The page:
Losing the Senator Cypress

One of the oldest cypress trees in Florida burned to the ground last January. You might have seen something about it on the evening news. In botanical circles this is a catastrophe. The loss of any ancient form saddens me and at 3,500 years old, the Senator tree was one of the world’s oldest living lifeforms. Imagine the experiences the Senator lived through.

This link to the past was severed by a drug-user who set the careless fire, took pictures with her cell phone as the tree burned, and then left the scene without even making an anonymous 911 call. Long-lived trees age from the inside out, the oldest interior wood rotting away over time. Once the hollowed out center of the Senator tree was afire, nothing could be done to stop the process. If you can stand to sit through the visual, you can watch the tree burn in this video clip.

There are so few of these ancient giants left. It pains me to know the Senator was lost through utter carelessness. At one time, not that many decades ago, America was covered with enormous stands of trees, primary forests that would boggle the modern mind. Trees of such immense size and scale that their modern descendants pale in comparison.

The world’s remaining big trees are lovely, epic, and primordial. These giants sustain their own ecosystems, providing habitat and climate for a multitude of species harbored in their branches – sometimes hundreds of feet above the surface of the ground.

I’ve been fortunate to live and work in places surrounded by long-lived trees like Sitka Spruces, Bristlecone Pines, Douglas Firs, Coast Live Oaks, Coastal Redwoods, and the Giant Sequoias. These monstrous towering monoliths nourish and provide habitat for a multitude of plant, insect, and animal species. They are an integral part of environmental systems which have existed for millennia and are increasingly fragile. Experiencing true virgin forest makes you realize that the second- and third-generation old growth of today is vastly smaller.

One of the deciding factors when we purchased our property in Washington was the presence of dozens of mature growth Western Red Cedars and Douglas Firs, in excess of a 100 feet in height. The previous owners accepted our offer because we were the only buyers who didn’t want to cut them down. We’ve added dozens more so that the cycle will continue.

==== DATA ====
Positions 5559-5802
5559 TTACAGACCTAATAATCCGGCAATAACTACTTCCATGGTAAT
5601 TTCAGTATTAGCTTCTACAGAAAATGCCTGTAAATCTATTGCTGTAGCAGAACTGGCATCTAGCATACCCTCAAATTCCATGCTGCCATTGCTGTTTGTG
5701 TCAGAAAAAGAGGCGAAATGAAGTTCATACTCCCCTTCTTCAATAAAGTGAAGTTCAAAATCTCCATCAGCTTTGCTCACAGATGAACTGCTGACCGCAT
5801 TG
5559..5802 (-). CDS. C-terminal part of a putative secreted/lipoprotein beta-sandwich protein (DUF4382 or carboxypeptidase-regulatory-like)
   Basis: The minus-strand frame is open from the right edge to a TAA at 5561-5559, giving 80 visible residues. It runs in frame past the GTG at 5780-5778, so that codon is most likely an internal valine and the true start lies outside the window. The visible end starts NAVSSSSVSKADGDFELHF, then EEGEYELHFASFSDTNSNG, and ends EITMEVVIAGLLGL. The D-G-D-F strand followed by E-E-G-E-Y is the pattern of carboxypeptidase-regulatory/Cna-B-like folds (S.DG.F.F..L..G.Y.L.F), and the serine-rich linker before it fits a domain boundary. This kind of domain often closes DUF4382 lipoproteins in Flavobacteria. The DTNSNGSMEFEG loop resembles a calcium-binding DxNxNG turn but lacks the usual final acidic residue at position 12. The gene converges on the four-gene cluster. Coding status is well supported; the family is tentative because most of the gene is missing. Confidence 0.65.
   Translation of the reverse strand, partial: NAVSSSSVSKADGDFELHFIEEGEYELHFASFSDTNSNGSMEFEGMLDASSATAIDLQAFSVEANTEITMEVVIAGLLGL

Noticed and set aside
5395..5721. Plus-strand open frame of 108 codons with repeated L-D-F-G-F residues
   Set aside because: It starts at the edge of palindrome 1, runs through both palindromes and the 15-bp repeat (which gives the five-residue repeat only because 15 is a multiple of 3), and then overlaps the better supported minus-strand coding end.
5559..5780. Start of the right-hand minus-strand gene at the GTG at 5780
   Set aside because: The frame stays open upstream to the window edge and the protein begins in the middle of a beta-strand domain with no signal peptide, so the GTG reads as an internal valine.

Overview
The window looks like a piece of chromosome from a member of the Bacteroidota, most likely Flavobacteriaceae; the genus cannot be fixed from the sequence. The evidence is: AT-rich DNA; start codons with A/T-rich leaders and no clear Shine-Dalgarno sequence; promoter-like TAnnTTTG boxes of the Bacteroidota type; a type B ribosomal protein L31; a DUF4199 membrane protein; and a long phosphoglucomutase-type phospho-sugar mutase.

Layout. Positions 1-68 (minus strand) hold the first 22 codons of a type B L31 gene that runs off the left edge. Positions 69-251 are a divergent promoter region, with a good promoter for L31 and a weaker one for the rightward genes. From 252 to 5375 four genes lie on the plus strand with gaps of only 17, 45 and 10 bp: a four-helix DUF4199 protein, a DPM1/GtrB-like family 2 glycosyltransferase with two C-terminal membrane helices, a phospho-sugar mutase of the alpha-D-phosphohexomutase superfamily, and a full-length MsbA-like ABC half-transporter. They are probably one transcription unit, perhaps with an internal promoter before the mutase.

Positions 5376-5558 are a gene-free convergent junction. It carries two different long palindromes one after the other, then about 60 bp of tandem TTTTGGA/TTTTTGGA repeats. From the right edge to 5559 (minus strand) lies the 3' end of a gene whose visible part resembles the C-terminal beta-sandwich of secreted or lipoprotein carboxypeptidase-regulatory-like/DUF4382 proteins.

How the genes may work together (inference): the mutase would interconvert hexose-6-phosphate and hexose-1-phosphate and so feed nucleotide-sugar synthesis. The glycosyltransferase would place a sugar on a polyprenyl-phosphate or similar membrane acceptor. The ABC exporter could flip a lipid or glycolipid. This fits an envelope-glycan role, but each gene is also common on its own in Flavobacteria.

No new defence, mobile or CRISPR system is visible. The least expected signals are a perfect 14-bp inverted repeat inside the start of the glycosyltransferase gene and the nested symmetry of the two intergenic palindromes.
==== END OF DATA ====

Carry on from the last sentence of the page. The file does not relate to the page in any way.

I’m going to plant a tree this spring, a long-lived Western Red Cedar because they grow where I live. I’m going to do that in honor of the Senator Cypress. A small contribution, surely…but if every person who read this post committed to planting a single tree, in only a few years we’d have made a forest. A real forest.

Let’s make a difference. Do you have a favorite tree? Won’t you plant just one this year?

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  1. #1 by Traci Kenworth on March 8, 2012 - 5:23 am

    How sad the tree was lost to such unthoughtfulness.

    • #2 by Leslie on March 8, 2012 - 1:00 pm

      It’s so sad. Something that lived for such a long time and lost to carelessness. Sad too that the woman who started the fire is so caught up in the drug/fix cycle that she chose not to seek help.

  2. #3 by Naomi Bulger on March 8, 2012 - 1:04 pm

    Oh, this makes me so sad. Three thousand, five hundred years up in smoke. I can’t even begin to comprehend the silent witness that tree bore across millennia. What a tragedy.

    • #4 by Leslie on March 9, 2012 - 9:47 am

      Me too. It’s one thing to lose a living monument to lightning or other natural causes…it was a good long life, but how much longer might it have lived? The accumulated sense of age, just gone, is heartbreaking. I’d like to think that a 1,000 years from now there will still be some ancient trees linking the past to the present.

  3. #5 by Elena Aitken on March 8, 2012 - 1:24 pm

    SO sad to lose a tree like that. 😦
    I too will plant a tree this spring. A spruce. Hopefully it will grow tall and strong and witness many magical moments. 🙂

    • #6 by Leslie on March 9, 2012 - 9:49 am

      We can’t replace the Senator cypress, but who knows, maybe one of the trees we plant now will still stand when the grandchildren of our grandchildren come to see. Thanks for planting the future.

  4. #7 by Bridgette Booth on March 14, 2012 - 12:43 pm

    I hadn’t been aware of this happening. How sad, and stupid. They say we have a landscape memory – that which we grew up with is imprinted in our hearts somewhere so that we feel “at home” whenever we are surrounded by similar landscape. For me, that means trees. Lots and lots of trees. Not the big trees, but pine trees. As much as I cussed them while raking up the needles as a child, I do feel comfortable around them.

    I’ve wanted to plant some trees, and now I have a reason. Won’t be a pine, won’t be a cypress, but I’ll get one in the ground. 🙂

    • #8 by Leslie on March 15, 2012 - 6:03 pm

      I love the idea of landscape memory and can believe it. Thanks for adding to our forest! It might be a small one, but each tree makes a difference.

      I know the burning of the Senator cypress was an intentional act, but the carelessness is so discouraging.

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